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A letter to U.S. Presidential Candidates before their third debate from a Chinese student in the US.

Reposted from gmail blog with original author's permission.

Dear President Obama and Governor Romney,

I am a Ph.D. student at Columbia University in New York and I am from China. I am also a blogger and write political reviews there. I wrote a review of your first debate, translated your second debate into Chinese, and posted them on my blog at a popular political forum in China. Thousands of people have read my blog and my posts. Heated discussions have been stirred along with other blogger’s posts.

Your debates have inspired our people and helped us understand how democracy works. Most people on the forum are intelligent and long for democracy. Although we are not US citizens, we admire the United States and its people very much.

We noticed that China have been mentioned about 20 times in your last debate. We have seen that trade with China has become a very important issue for the American economy. People from our forum have discussed this topic a lot too. We will welcome it if you would mention that trade issues with China are not just purely economic but also involve human rights issues, because so many Chinese workers are being paid so low and have to work under harsh conditions to make very cheap products. These cheap goods are hurting not just American workers but Chinese workers as well.

Although we cannot vote for you, we heartily feel that if you mention this issue in your third debate you will win the hearts and minds of many American voters. We believe that increasing the Chinese currency value is important, but Americans should also urge the Chinese government to increase Chinese workers’ wages and protect their working conditions and social welfare. We believe that you will gain both moral and economic standing from adopting this position. Morally, Americans care about human rights all over the world. American pressure has been effective to improve human rights in China. Chinese workers who labor under inhuman working conditions need this attention from you. People all over the world will be proud of you if you mention this issue in the debate.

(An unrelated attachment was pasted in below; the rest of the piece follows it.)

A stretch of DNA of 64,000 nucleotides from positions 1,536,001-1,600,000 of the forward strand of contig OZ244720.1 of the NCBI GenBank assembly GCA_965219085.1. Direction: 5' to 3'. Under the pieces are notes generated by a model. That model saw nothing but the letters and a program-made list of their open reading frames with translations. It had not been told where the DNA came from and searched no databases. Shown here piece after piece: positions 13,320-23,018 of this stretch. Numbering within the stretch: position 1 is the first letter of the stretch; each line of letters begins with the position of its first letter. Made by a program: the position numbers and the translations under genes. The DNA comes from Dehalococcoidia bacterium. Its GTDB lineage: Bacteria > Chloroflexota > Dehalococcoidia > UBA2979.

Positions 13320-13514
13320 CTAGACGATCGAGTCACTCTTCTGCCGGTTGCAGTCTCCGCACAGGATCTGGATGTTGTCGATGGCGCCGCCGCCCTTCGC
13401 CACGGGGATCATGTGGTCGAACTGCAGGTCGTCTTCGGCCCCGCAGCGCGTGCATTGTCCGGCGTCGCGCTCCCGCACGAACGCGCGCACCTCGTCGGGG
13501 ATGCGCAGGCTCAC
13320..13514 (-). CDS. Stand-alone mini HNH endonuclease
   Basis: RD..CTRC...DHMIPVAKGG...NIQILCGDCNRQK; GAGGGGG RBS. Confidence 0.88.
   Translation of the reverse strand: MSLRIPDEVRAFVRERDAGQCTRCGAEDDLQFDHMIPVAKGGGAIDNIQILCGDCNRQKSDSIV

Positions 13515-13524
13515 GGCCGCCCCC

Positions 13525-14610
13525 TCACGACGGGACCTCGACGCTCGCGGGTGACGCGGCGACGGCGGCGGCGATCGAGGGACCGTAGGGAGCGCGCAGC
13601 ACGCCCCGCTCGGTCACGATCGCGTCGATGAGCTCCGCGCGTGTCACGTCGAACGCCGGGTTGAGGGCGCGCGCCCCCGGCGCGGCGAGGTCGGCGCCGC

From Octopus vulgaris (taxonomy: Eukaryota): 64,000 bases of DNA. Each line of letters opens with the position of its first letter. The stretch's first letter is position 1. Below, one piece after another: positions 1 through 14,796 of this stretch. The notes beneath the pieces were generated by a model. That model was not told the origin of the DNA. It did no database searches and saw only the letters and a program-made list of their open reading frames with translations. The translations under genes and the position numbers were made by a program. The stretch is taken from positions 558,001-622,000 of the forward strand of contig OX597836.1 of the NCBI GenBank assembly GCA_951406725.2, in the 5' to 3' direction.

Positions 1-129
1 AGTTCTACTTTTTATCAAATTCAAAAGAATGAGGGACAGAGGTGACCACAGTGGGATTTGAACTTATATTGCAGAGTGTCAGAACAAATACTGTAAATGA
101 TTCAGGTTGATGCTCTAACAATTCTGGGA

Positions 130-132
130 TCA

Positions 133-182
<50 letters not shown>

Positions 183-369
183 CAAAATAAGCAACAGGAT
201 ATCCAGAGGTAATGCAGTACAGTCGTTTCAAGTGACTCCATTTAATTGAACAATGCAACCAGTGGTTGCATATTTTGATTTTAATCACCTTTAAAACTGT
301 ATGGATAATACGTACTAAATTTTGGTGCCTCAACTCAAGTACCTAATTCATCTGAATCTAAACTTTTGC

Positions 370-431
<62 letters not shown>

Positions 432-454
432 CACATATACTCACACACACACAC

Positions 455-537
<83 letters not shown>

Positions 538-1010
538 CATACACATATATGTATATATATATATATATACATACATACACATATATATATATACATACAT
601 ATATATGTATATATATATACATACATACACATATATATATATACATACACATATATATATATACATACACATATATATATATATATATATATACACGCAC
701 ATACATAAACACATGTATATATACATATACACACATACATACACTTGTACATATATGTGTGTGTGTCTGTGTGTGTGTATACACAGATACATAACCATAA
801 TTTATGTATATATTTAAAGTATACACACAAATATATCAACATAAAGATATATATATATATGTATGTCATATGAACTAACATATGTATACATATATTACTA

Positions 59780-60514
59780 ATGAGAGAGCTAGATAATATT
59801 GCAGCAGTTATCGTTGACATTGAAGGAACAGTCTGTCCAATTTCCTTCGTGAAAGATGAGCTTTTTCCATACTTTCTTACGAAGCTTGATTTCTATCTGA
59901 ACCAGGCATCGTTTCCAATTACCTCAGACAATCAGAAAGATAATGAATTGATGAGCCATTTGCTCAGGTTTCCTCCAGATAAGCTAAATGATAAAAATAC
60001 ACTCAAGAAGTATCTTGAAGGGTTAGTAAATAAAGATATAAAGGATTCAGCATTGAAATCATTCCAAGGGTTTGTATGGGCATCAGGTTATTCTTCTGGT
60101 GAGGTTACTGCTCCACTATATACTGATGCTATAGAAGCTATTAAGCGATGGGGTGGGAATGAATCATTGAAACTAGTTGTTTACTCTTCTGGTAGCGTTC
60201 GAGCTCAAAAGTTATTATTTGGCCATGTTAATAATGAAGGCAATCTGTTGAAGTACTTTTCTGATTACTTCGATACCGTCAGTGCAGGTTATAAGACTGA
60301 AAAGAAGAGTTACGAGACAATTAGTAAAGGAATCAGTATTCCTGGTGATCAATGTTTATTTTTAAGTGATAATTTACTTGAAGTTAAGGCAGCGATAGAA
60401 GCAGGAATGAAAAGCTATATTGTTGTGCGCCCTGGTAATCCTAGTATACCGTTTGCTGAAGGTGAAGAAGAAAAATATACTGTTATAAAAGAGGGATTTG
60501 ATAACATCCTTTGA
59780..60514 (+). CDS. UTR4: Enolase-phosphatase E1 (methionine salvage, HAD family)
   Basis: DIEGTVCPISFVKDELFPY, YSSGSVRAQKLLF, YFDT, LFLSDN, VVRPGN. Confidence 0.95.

In terms of the economic issues, urging that Chinese workers be paid higher wages and get better working conditions will allow for fairer trade of Chinese products with those made in America. Also, once Chinese workers’ wages increase, these workers, mostly young people, will consume more, especially American products, such as the I-phone, I-pad, I-pod or American clothes, bags, perfume, etc., because young people love them. They will send money back home to their villages and their family’s income level will increase, allowing them also to raise consumption. Many villages will become cities and China will need more urban engineers, new materials, and energy efficient technology from outside. The end result will be a boom in U.S. Job creation and exports to China. American businesses will profit from the new opportunities.

We do not think that the Chinese government should oppose improved working conditions for their workers. In the debate you can tell both American voters and the Chinese government that everyone gains from such a policy. Increased domestic consumption is sorely needed at this time for the Chinese economy to keep growing. China cannot base its future economy on cheap labor, it needs to promote innovation and develop high-technology industries. The Chinese government realizes this and should support improving working conditions for its workers. We believe this is the only way for a rising China to find its place in tomorrow’s world.

We care about China and we admire America. We believe a democratic China will be the best friend to America. Eliminating sweatshops, raising wages and improving working conditions in China will benefit both China and America. If you mention it in your debate, we believe you will gain a lot of good will among voters.

We are eagerly anticipating your third debate. We wish you good luck.

Helena Wind

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Comment Preferences

  •  Excellent point. It not clear, however, how much (1+ / 0-)
    Recommended by:

    control US government has over this issue. After all, e.g. EU doesn't have any influence over minimum wage in US.

    •  Not comparable (0+ / 0-)

      First, Europe is not outsourcing its manufacturing to the US. Second, US workers already has their voice in the unions and (hopefully) the Democratic party. Not so in China. Chinese workers need our moral support. More importantly, improving human rights in China is good also for the Chinese government. Our leverage is not only with the US companies investing in China, but also with the Chinese government itself.

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